Most comparisons of India and Pakistan are defined by which side of the border (or the Line of Control) you are standing on, and are often heavily rhetorically loaded: Pakistan as a failed army-state overrun by radicals and terrorists, India as a corrupt, unmanageable confederacy grappling with poverty and insurgencies. Yet one aspect of this rivalry is incontrovertible. Whereas India has had a practically unbroken rule by elected governments, Pakistan has only just witnessed its first civilian-to-civilian transfer of elected governments, and been ruled 33 out of 64 years by military dictators. In Bangladesh, carved out of Pakistan in 1971, 15 of the past 32 years have been under military rule.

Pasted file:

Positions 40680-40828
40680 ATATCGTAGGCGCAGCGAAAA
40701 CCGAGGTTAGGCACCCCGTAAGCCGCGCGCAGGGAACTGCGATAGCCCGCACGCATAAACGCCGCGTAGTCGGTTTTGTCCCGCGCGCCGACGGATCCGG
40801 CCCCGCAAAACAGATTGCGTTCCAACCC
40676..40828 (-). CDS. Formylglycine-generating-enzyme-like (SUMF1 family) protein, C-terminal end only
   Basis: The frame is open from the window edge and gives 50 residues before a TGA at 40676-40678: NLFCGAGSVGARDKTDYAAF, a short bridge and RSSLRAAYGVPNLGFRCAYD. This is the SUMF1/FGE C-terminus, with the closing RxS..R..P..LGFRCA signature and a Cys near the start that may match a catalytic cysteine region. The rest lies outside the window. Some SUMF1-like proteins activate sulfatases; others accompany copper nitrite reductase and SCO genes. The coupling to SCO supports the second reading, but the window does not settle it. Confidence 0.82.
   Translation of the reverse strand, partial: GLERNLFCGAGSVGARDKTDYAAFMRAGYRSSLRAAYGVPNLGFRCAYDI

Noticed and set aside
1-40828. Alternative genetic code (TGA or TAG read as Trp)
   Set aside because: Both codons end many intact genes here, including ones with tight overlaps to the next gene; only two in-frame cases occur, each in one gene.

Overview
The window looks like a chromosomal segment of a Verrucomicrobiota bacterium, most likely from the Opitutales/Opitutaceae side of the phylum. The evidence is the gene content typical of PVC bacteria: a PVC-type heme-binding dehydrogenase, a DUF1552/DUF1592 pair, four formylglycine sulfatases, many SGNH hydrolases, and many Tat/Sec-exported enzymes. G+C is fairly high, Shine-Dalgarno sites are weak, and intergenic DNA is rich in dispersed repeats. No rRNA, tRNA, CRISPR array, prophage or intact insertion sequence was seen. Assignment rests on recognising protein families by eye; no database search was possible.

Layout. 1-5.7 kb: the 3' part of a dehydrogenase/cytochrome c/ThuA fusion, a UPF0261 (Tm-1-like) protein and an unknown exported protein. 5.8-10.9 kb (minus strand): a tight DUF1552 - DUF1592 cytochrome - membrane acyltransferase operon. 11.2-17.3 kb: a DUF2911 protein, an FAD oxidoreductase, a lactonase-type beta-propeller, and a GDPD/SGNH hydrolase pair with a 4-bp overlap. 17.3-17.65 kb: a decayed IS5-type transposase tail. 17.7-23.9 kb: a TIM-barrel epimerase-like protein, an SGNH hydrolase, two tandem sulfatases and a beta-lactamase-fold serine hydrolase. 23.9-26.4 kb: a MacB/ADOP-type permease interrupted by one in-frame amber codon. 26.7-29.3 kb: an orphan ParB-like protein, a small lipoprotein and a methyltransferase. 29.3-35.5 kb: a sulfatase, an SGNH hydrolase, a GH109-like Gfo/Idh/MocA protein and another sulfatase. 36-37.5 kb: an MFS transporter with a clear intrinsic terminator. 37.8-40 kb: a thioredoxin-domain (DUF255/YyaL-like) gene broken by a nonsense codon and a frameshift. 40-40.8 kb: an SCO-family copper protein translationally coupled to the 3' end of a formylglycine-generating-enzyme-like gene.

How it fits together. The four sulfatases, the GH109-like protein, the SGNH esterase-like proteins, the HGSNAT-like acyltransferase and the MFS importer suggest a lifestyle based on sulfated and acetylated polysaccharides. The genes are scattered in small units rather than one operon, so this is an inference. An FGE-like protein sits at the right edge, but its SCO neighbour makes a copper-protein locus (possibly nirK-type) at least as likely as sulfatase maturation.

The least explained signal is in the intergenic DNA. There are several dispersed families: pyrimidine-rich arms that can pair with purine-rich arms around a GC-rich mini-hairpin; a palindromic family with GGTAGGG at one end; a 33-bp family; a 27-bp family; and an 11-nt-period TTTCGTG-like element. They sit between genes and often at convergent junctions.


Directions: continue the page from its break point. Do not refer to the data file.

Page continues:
Despite many studies, important questions remain about just what caused this divergence between the countries that were one country in 1947. Was it because the Indian freedom movement was much older than the idea of Pakistan? Did Pakistan’s ruling, landed elite prefer to control power, while India’s freedom movement was driven largely by middle class professionals? What role did the relationship between the Army and civil society play? And, was Jinnah’s decision to accept office as Governor-General, even as Gandhi abjured a position in the new government responsible for the different trajectories the two countries have taken?
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